International Journal of
ISSN 1422-0067 www.mdpi.com/journal/ijms Article
Computational Docking of Antibody-Antigen Complexes, Opportunities and Pitfalls Illustrated by Influenza Hemagglutinin
Mattia Pedotti †, Luca Simonelli †, Elsa Livoti and Luca Varani * Institute for Research inBiomedicine, via Vela 6, 6500 Bellinzona, Switzerland; E-Mails: email@example.com (M.P.); firstname.lastname@example.org (L.S.); email@example.com (E.L.)
These authors contributed equally to this work.
* Author to whom correspondence should be addressed; E-Mail: firstname.lastname@example.org; Tel.: +41-91-820-0321; Fax: +41-91-820-0302. Received: 2 November 2010; in revised form: 22December 2010 / Accepted: 4 January 2011 / Published: 5 January 2011
Abstract: Antibodies play an increasingly important role in both basic research and the pharmaceutical industry. Since their efficiency depends, in ultimate analysis, on their atomic interactions with an antigen, studying such interactions is important to understand how they function and, in the long run, to design new moleculeswith desired properties. Computational docking, the process of predicting the conformation of a complex from its separated components, is emerging as a fast and affordable technique for the structural characterization of antibody-antigen complexes. In this manuscript, we first describe the different computational strategies for the modeling of antibodies and docking of their complexes, and thenpredict the binding of two antibodies to the stalk region of influenza hemagglutinin, an important pharmaceutical target. The purpose is two-fold: on a general note, we want to illustrate the advantages and pitfalls of computational docking with a practical example, using different approaches and comparing the results to known experimental structures. On a more specific note, we want to assess ifdocking can be successful in characterizing the binding to the same influenza epitope of other antibodies with unknown structure, which has practical relevance for pharmaceutical and biological research. The paper clearly shows that some of the computational docking predictions can be very accurate, but the algorithm often fails to discriminate them from inaccurate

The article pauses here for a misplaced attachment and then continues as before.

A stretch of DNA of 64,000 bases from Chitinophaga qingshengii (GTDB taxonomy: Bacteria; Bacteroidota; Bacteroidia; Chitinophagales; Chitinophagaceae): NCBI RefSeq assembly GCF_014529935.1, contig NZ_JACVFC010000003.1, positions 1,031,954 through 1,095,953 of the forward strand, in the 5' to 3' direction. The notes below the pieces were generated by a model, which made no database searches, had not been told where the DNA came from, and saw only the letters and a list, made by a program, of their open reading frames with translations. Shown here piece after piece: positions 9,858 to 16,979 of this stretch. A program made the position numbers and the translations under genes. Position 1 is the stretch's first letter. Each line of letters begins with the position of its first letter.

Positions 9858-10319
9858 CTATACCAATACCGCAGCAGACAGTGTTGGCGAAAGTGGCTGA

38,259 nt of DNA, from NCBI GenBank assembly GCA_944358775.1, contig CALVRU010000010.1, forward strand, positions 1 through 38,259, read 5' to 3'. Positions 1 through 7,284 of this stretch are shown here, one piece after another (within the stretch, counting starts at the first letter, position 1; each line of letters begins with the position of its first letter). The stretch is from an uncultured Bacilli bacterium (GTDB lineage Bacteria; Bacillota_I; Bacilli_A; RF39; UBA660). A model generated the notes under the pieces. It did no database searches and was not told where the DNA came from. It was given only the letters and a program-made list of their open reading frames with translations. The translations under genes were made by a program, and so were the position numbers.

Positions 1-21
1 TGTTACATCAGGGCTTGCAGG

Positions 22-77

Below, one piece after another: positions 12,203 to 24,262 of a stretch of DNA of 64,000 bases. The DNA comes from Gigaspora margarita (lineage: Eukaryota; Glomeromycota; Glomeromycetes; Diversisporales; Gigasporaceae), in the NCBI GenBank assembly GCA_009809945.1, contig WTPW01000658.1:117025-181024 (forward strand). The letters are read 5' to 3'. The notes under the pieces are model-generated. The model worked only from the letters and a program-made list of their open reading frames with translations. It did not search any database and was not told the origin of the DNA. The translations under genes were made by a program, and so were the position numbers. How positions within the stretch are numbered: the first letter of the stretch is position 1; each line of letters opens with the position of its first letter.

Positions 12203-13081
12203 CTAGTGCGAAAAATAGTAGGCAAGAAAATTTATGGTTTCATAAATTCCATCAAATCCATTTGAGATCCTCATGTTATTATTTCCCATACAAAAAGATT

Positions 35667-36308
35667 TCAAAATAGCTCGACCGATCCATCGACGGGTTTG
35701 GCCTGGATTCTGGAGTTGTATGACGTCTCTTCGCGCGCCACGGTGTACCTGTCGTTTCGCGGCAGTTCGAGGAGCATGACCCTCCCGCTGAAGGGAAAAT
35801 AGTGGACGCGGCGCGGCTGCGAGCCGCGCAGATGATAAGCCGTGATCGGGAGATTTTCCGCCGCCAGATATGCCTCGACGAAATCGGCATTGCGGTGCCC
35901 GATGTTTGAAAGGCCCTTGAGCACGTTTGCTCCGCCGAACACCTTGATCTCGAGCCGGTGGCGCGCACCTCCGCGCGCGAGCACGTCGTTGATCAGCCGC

Int. J. Mol. Sci. 2011, 12solutions. It is of paramount importance, therefore, to use rapidly obtained experimental data to validate the computational results. Keywords: antibody modeling; computational docking; influenza; hemagglutinin; antibody-antigen complexes
1. Introduction Individuals that recover from the attack of a pathogen have antibodies (Abs) capable of detecting and neutralizing the same pathogen in afuture encounter, usually conferring life-long protection from it. Detection and neutralization are initiated by the binding of these antibodies to antigens, often surface proteins, through specific atomic interactions between the antibody and the region of the antigen (Ag) that it recognizes (epitope). A better understanding of these interactions is expected to accelerate vaccine development, sincemost current vaccines are based on the generation of neutralizing antibody responses. If we understand the structural rules governing Ab-Ag interactions in a given virus, for instance, then we have the molecular basis to attempt to design and synthesize new epitopes to be used as vaccines, optimize the antibodies themselves for passive immunization or design new drugs mimicking the antibodies ortheir effect. In addition to pharmaceutical development, antibodies play an increasingly relevant role in basic research and industrial processes, where they are starting to be used as recognition elements sensitive to the presence of a given antigen. Designing and synthesizing new antibodies with desired properties would, therefore, have a profound impact, but we are very far away from being...